The Federal Communications Commission changed the way the Internet would operate going forward with its decision on net neutrality — but that wasn’t the biggest net news of the day.
There were llamas on the loose. Llamas! That captivated Twitter and TV — and even that got overtaken.
You see, there was this dress that no one could decide whether it was white and gold or blue and black. That debate went from Thursday into Friday across social media and elsewhere.
Everyone wanted to be part of the discussion/argument, it seemed. And when that many people are virtually gathered, companies now feel compelled to jump into the conversation. So they did.
LEGO tweeted about #TheDress. So did Duracell batteries. (“Clearly it’s copper and black.”) Beer makers and candy makers and furniture outlets and even a circus made sure they were represented.
Stewart’s Shops stayed on the sidelines for the high-profile Arizona llama chase, but jumped into the #TheDress dispute — not to resolve, but to push some colorful product on social media platforms such as Facebook and Twitter.
What color did you see? #TheDress #blueandblack #whiteandgold We see #icecream
Pictured were blue-and-white Birthday Cake and white-and-gold Crumbs Along the Mohawk ice cream cones.
According to company spokesman Maria D’Amelia, it was the first — but not the last — time the Saratoga Springs-based Stewart’s marketed itself on-the-spot by inserting itself into an Internet meme.
“We see the success it can have in marketing, but we have to be very tactful about what we are doing,” D’Amelia said. “When its enough to create a buzz in our own offices or in our shops, do we want to join in? The silliness of the dress created some creative flow.”
The first Stewart’s foray seemed to be effective: Posted Friday morning, it had 320 likes and 119 shares on Facebook as of 3 p.m., and positive responses from the general public. (“Thanks for the laugh — great marketing idea,” wrote one fan.)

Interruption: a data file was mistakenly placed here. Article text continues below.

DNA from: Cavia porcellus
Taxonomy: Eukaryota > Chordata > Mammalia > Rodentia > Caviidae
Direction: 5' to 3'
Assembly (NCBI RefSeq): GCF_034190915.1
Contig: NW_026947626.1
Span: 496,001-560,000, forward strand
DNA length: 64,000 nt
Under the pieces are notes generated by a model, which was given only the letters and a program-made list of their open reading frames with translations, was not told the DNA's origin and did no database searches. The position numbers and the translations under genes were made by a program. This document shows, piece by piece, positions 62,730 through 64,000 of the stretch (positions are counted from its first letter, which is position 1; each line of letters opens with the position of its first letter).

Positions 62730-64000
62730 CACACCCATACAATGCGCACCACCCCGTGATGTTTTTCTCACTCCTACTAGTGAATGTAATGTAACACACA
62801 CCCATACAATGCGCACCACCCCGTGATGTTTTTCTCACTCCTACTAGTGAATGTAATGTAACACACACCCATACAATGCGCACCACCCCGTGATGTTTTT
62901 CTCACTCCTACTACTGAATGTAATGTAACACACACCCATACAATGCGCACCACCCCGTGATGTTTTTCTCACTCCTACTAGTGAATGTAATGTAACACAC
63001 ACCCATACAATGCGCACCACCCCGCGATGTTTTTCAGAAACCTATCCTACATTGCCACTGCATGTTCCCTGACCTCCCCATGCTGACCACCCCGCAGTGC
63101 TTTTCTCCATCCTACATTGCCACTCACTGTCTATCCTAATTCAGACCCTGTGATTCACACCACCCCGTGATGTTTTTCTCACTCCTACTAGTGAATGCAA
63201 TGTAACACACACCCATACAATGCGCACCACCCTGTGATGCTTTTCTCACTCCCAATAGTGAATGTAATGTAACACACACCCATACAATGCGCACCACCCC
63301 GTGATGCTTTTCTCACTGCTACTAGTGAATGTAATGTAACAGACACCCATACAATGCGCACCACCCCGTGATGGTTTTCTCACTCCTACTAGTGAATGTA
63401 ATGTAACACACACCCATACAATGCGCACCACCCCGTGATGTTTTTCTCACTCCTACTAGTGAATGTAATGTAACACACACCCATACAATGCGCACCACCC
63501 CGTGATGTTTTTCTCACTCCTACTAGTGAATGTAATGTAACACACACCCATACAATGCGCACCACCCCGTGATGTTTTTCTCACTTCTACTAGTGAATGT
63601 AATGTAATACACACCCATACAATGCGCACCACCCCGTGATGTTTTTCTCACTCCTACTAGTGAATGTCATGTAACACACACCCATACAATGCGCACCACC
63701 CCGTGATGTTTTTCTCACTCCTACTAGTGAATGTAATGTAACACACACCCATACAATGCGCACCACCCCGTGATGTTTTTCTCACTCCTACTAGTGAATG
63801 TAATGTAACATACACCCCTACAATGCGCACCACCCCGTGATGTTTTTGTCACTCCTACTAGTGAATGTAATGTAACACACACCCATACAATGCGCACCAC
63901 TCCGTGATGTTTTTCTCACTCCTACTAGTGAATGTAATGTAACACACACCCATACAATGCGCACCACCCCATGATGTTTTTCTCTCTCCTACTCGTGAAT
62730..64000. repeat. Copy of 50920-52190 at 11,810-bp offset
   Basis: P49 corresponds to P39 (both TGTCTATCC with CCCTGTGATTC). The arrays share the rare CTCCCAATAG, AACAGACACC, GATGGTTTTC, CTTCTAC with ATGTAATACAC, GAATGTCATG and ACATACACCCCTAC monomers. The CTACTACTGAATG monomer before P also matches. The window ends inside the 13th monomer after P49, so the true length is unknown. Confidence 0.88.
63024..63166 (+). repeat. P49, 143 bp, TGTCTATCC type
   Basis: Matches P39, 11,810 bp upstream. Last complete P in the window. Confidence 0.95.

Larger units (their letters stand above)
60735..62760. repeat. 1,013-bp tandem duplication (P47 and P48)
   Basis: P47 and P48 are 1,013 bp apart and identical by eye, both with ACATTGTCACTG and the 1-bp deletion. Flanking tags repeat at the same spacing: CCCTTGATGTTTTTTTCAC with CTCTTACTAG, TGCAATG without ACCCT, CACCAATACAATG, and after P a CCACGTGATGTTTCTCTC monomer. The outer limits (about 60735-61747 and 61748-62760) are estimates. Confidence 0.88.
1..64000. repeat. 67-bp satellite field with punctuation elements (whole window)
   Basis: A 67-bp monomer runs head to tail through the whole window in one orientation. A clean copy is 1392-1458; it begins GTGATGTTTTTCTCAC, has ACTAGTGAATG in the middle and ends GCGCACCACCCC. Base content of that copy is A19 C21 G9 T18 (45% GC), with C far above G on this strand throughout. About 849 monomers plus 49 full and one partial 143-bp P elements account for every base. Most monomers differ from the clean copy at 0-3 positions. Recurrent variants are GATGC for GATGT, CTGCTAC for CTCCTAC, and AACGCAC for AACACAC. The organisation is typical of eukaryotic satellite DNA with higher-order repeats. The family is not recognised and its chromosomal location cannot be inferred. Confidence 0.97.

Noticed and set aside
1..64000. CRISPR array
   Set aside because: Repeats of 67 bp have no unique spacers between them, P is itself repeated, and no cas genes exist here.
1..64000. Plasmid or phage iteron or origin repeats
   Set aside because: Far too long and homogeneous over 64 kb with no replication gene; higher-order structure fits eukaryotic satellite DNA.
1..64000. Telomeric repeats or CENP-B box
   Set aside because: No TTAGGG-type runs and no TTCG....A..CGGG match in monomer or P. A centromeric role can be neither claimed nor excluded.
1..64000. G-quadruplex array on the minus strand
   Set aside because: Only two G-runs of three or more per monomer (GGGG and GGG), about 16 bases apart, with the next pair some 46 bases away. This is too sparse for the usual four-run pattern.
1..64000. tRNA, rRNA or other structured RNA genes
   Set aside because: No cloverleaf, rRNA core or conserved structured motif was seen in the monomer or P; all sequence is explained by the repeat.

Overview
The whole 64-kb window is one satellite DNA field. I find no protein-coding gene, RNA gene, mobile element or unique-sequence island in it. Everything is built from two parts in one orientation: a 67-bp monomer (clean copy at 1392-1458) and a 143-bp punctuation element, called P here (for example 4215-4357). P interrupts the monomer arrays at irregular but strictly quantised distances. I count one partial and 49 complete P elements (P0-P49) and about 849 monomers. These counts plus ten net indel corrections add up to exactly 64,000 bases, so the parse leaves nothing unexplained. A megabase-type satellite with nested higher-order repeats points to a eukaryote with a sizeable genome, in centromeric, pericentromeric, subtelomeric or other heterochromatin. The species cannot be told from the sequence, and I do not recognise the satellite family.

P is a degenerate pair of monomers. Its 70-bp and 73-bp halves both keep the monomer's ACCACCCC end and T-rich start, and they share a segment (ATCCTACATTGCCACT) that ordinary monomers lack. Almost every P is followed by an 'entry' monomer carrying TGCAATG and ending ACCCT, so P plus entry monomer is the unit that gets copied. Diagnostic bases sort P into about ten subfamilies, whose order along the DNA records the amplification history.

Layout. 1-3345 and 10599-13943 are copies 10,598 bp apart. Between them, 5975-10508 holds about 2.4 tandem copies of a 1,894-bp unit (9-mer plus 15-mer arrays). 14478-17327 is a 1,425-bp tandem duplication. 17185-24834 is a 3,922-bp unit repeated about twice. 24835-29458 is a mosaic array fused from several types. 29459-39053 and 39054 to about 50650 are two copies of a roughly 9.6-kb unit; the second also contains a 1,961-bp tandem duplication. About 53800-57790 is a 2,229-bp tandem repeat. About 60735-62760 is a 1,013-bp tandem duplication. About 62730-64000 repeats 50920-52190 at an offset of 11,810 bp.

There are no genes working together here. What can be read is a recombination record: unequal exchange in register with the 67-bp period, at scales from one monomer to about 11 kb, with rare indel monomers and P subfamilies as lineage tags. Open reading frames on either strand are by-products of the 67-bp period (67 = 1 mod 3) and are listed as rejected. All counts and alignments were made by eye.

Facebook, where commentators are readily identified, can be a tamer platform than, say, Twitter. And regardless the channel, companies can face a backlash if they inundate social media users with messages that are either clunky or appear craven in the attempt to pirate a popular thread. There is also a concern about tonnage and timing: If companies take too long in crafting a message in the second-by-second social media universe, or if too many companies fill up a hashtag, the moment will be lost.
One local social media expert said companies should take great care at jumping into virtual national conversations that really shouldn’t concern them.
“They hop in and try to be relevant, but if it has nothing to do with the brand people just roll their eyes at it,” said Lisa Barone, vice president of Strategy and Overit, an integrated digital agency in Albany that provides content over multiple platforms. “If it has nothing to do with your brand, don’t. You end up doing more damage. You end up looking a little bit silly.”
Barone, who has more than 36,000 followers on Twitter, said just because the trend is popular in the corporate culture doesn’t mean companies should jump in at every instance.
“Just because everybody is doing it doesn’t mean it’s a good idea. Your mother told you that,” Barone said. “You should keep you eyes open to opportunities — but don’t force it.”
D’Amelia at Stewart’s agrees with those concerns, which is one of the reasons the company did not tweet during Thursday’s llama chase in Arizona: “We have to know how much is too much.” That said, there are no hard and fast rules, which gives company’s like the convenience store chain flexibility, but also leaves it open potential criticisms.
“We don’t have a rule book per se, but we do have a process that sticks to our brand so that we can relate to our customers, so we can have fun to them,” D’Amelia said. “The ultimate goal is to get more footsteps in the door.”